Why do snake (serpent) and bull often come together as symbols of deities?
The Celtic Cernunnos, the Greek Dionysus, the Slavic Veles and Vedic Shiva have snake and bull among their symbols.
Why do these two symbols tend to come together?
It looks to me as though these deities also share some other similarities. They tend to be somehow associated with the Moon, the underworld, fertility, and knowledge (magic).
Although, if we take other characteristic into account, we would probably replace Dionysus with Hermes. Hermes is not associated with the bull but he is associated with snakes, knowledge, and the underworld.
To make my point stronger, I would like to add that all four mentioned deities (Cernunnos, Dionysus, Veles and Shiva) are associated with fertility. Cernunnos and Shiva are both associated with deer or stag. Veles and Shiva are both gods of cattle.
Can you elaborate on the idea of replacing Dionysis with Hermes? Not sure where you're going with that.
@DukeZhou, of course I do not meant that Dionysis is "replaceable" by Hermes. Of course they are very different. What I mean, is that Hermes seems to fit better to the group consisting of Cernunnos, Veles and Shiva. For example Hermes is psychopomp like Cernunnos and Shiva. Veles seems also to have something with underworld.
@Roman Gotcha. Dionysus definitely has a strong fertility/rebirth connection, and he is slaughtered and consumed like kine or game. That said, I was just reading that the horns on the Mercury symbol represent the wings on his hat, but they sure look like horns to me, and he is associated with bovines in that he stole Apollo's cattle...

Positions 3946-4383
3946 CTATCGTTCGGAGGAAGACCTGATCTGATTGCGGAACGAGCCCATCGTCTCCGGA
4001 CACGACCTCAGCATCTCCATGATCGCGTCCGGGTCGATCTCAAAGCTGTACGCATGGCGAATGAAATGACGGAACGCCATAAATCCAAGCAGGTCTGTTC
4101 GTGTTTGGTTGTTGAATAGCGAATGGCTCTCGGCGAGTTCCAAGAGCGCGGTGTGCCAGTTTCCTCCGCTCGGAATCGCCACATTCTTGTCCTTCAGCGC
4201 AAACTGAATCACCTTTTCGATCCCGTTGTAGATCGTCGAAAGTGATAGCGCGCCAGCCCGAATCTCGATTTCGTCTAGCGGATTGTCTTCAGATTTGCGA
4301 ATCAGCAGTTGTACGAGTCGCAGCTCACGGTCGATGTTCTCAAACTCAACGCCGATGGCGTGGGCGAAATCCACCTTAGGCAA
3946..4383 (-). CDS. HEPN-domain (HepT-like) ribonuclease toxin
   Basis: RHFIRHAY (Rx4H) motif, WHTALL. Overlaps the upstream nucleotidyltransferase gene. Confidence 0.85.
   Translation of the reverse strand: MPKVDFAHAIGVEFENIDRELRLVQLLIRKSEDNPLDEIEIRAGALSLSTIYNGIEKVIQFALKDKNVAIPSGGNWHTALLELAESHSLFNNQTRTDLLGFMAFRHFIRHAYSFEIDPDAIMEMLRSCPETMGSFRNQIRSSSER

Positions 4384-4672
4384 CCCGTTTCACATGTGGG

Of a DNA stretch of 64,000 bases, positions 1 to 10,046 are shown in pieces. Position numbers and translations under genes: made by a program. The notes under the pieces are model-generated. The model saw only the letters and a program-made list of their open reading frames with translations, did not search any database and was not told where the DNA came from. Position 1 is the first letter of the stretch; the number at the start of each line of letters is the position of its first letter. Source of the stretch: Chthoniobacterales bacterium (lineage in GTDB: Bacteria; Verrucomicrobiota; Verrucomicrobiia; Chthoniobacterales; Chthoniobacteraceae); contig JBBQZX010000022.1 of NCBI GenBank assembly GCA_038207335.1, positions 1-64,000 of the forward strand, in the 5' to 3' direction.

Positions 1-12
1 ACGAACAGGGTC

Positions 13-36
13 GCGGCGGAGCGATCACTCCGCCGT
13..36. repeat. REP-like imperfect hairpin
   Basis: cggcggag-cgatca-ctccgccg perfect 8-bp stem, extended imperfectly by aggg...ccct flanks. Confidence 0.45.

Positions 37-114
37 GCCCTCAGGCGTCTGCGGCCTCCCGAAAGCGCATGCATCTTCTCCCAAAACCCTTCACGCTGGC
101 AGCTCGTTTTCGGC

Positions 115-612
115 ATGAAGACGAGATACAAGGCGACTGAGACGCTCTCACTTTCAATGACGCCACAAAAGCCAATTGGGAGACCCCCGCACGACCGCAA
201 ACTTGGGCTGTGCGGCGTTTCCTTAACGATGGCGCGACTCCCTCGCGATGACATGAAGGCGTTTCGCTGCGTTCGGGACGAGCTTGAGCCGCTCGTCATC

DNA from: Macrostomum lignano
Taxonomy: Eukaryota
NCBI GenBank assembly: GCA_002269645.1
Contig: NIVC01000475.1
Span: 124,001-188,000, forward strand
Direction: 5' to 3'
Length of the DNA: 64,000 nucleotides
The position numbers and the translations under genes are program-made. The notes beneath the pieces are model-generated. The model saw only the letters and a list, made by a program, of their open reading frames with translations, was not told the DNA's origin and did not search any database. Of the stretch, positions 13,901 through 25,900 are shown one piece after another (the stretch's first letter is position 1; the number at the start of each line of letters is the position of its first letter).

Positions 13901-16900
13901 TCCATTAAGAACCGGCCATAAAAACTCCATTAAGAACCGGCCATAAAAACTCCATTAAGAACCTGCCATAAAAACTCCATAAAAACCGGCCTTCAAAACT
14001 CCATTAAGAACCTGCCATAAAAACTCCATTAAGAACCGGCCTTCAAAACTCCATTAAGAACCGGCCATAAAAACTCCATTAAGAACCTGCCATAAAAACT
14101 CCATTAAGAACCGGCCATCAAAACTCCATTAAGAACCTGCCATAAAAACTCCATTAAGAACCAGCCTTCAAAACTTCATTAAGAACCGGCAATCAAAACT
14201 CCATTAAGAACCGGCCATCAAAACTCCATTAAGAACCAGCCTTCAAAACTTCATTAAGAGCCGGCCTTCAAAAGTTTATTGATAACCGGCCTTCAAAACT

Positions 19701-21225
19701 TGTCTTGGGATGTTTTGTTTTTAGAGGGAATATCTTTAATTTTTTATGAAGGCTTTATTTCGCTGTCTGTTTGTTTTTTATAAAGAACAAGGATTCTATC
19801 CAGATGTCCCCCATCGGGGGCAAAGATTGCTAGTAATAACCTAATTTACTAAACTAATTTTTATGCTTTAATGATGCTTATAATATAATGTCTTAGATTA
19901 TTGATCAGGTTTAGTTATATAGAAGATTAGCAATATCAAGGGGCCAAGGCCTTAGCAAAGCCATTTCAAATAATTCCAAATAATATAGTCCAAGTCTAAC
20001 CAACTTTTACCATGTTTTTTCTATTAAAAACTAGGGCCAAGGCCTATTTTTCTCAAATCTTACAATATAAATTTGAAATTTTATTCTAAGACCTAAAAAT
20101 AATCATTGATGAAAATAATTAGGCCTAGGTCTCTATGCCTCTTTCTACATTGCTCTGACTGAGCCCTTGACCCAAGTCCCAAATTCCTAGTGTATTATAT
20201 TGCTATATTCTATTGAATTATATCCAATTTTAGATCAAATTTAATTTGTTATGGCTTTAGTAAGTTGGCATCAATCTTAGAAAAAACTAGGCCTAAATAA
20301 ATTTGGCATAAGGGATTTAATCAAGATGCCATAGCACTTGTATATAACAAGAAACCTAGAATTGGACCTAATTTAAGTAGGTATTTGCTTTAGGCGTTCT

This is only a partial and working answer until I can look into Cerunnos, Veles, and Shiva.
My first inclination is that this is a case of the Texas sharpshooter fallacy. These four gods have associations with those two animals, and so you posit they must be a related. However, there's no telling when these gods developed these characteristics and whether they're primordial or just highlighting two accidental convergences.
Let's take a look at the Greek side, since I know that best.
First of all, snakes have long been a symbol of immortality. Think of the snake in the Garden of Eden or the Gilgamesh epic who snatch away immortality from Adam and Eve or Gilgamesh, respectively.
In the Iron Age, Dionysus developed a cult of immortality around him, one of the several savior cults around the Mediterranean. The most solid evidence comes the 400s, but it likely developed earlier. Multiple tablets attest to Dionysus' power to rescue souls from the Underworld. This could have given Dionysus his serpentine associations. (Cole, 338ff.)
As far as the bull goes, this is likely Mycenaean in origin and probably predates any the snake associations. Cattle are sacred to Dionyus at Cynathea in Arcadia, which has an unusual feast to him there (from Theoi):
(Pausanias, Description of Greece 8. 19. 2) "The most notable things here [at Kynathea, Arkadia] include a sanctuary of Dionysos, to whom they hold a feast in the winter, at which men smeared with grease take up from a herd of cattle a bull, whichever one the god suggest to them, and carry it to the sanctuary. This is the manner of their sacrifice."
He is also called "bull-faced" in the Orphic hymns, paralleling the epithets for Hera (cow-faced) and Athena (owl-faced, or possibly gray-eyed).
Also, I wouldn't write off Hermes right away. The earliest sources for Hermes after the Odyssey definitely tie him to cattle. In his Homeric Hymn, Hermes steals the cattle of Apollo and then lies about it. He was so clever at it, though, Zeus granted him a position on Olympus. The snake association is actually more tenuous, as the entwined serpents around his staff is rather late iconography, and perhaps comes from Hippocratic symbolism, which in turn developed from the Asclepius cult. (See Wikipedia for a good rundown of the evidence.)
While I haven't looked at the earlier gods, I do think this analysis should lead you to hesitate in positing whether the snake and the bull really do belong together.